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Estrogen replacement may help slow decline in memory in post-menopausal women

December 22, 1997

NIA Press Office | 301-496-1752 | nianews3@mail.nih.gov

A new long-term study from the National Institute on Aging (NIA) suggests that use of estrogen replacement therapy (ERT) by post-menopausal women may help slow normal age-related decline in memory. By looking at estrogen use in 288 women enrolled in the NIA's Baltimore Longitudinal Study of Aging (BLSA) between 1978 and 1994, researchers were able to examine the relationship between estrogen therapy and short-term visual memory.

The study, in the December 1997 issue of Neurology (Vol. 49), is the first to document the effects of estrogen on age-related changes in memory over a long period of time. The investigators collected information on ERT use during visits to the NIA for memory testing as part of the BLSA and were able to show that women who were on ERT during the memory testing period performed better than women who had never received treatment. Furthermore, some participants who began ERT between their regular visits to the NIA were able to maintain stable memory performance whereas women who never took ERT showed predicted age-associated decreases in memory over a six year period, on average.

These findings may be of interest to the 36 million women in this country who have been through menopause, and may be another factor to take into consideration when thinking about starting ERT. Estrogen replacement is not recommended for all post-menopausal women; often, use of estrogen and an additional hormone, progestin, is advised.

This study of significant long-term effects of ERT on memory was made possible by use of health data from the BLSA, which, now entering its 40th year, is one of the largest and longest ongoing studies of aging in existence. Using the BLSA database, the researchers looked at 116 women on ERT and 172 who had never used any type of hormone replacement therapy.

On each visit to the NIA, the women in the BLSA were given the Benton Visual Retention Test (BVRT) where they were shown a series of figures for 10 seconds and then asked to reproduce each figure from memory. The BVRT uses up to 10 different figures in each testing session. Dr. Susan Resnick, Ph.D, principal investigator of the study, says, "because there is no maximum number of errors that can be scored during the BVRT, one way to evaluate performance on the test is to examine the average difference in the number of errors between follow-up visits to the BLSA. Women who were on ERT showed an average difference of about 2 fewer errors than women who were never treated with ERT, which is a significant difference."

Previous studies have indicated that verbal memory may be affected by ERT use, but this study is one of the first documenting an effect on visual memory. The effects of ERT on visual memory decline are smaller than those seen in studies on verbal memory decline and may only be evident in studies like this one that include larger numbers of subjects. These findings, in combination with previous studies of verbal memory, suggest that ERT may influence different types of memory.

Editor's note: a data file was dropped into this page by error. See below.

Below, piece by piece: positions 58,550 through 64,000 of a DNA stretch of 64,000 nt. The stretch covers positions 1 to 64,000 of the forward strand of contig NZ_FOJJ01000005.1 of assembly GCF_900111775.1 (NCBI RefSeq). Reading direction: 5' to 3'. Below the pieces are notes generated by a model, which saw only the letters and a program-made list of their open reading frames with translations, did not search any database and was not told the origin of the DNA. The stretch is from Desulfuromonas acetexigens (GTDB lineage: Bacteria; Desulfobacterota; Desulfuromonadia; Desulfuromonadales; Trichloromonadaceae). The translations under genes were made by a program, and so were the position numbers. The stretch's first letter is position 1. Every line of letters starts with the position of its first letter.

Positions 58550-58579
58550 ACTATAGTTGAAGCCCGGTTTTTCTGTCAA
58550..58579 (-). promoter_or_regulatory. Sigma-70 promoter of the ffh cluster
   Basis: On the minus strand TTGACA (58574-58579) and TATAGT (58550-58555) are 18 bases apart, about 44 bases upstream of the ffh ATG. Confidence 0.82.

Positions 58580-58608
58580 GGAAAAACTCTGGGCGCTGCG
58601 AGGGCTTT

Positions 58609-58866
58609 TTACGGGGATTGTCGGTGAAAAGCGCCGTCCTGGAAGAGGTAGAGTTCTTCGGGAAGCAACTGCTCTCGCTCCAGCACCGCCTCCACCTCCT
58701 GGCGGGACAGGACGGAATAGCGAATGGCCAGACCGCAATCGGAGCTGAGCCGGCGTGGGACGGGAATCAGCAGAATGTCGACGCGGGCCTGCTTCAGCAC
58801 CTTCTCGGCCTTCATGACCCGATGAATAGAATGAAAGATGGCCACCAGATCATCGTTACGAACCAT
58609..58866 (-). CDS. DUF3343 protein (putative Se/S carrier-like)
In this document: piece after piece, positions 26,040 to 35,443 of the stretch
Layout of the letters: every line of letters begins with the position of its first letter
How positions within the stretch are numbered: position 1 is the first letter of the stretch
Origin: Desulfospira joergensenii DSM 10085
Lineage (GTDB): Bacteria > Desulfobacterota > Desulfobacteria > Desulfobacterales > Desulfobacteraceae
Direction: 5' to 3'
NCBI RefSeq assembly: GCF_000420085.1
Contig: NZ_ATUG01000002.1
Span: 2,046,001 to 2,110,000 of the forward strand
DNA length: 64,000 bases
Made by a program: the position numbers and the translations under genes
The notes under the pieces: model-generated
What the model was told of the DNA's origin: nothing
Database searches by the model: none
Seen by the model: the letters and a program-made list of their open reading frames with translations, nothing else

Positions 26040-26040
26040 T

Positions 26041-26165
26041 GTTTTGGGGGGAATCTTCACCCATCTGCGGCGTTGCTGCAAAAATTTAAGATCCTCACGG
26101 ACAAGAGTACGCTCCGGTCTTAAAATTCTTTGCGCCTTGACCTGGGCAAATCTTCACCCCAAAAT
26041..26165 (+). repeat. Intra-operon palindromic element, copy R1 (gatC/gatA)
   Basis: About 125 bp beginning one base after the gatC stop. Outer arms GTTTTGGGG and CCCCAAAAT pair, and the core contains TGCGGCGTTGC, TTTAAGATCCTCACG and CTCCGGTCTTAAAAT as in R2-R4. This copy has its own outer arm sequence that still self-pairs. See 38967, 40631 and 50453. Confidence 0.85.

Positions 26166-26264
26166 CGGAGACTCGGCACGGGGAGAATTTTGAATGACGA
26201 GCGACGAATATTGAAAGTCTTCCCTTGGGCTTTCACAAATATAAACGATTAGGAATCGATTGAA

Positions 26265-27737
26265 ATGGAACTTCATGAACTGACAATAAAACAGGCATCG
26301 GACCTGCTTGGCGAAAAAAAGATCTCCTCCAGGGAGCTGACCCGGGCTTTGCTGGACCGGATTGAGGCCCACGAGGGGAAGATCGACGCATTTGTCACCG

Age-associated increases in errors in the BVRT have been recorded for some participants in the BLSA since 1960. With the help of 34 years of follow-up, NIA investigators have previously shown that BVRT performance can predict cognitive performance as much as 16 to 22 years into the future, and that declines in BVRT performance can be seen in a six-year interval preceding the onset of symptoms of age-associated disease including Alzheimer's disease. Earlier studies from the BLSA and elsewhere have shown that ERT may reduce the risk for Alzheimer's disease.

Dr. Resnick states that "animal studies show that estrogen can directly influence structural characteristics of neurons in the brain, particularly in regions that are important for new learning. These regions are also most vulnerable to neuron loss seen in Alzheimer's disease. Thus, lessening the effects of these changes with ERT holds promise as a drug intervention." Dr. Resnick cautions that before anyone can advocate use of ERT to slow cognitive decline or prevent Alzheimer's disease, results from double-blind, controlled clinical trials are needed. ERT trials supported by the NIA are in the planning stages or currently in progress.

E. Jeffery Metter, M.D. and Alan B. Zonderman, Ph.D. are the other authors of this paper. The BLSA will celebrate its 40th anniversary in 1998 and currently has over 1,200 research participants enrolled in its studies.

The National Institute on Aging is the major Federal funding agency for Alzheimer's disease research, and leads the Federal effort supporting basic, clinical, epidemiological, and social research on aging and the special needs of older people.

For more information on Alzheimer's disease, please contact the NIA's Alzheimer's Disease Education and Referral Center at 1-800-438-4380. B-roll of Alzheimer's disease studies is available from the NIA by calling (301) 496-1752

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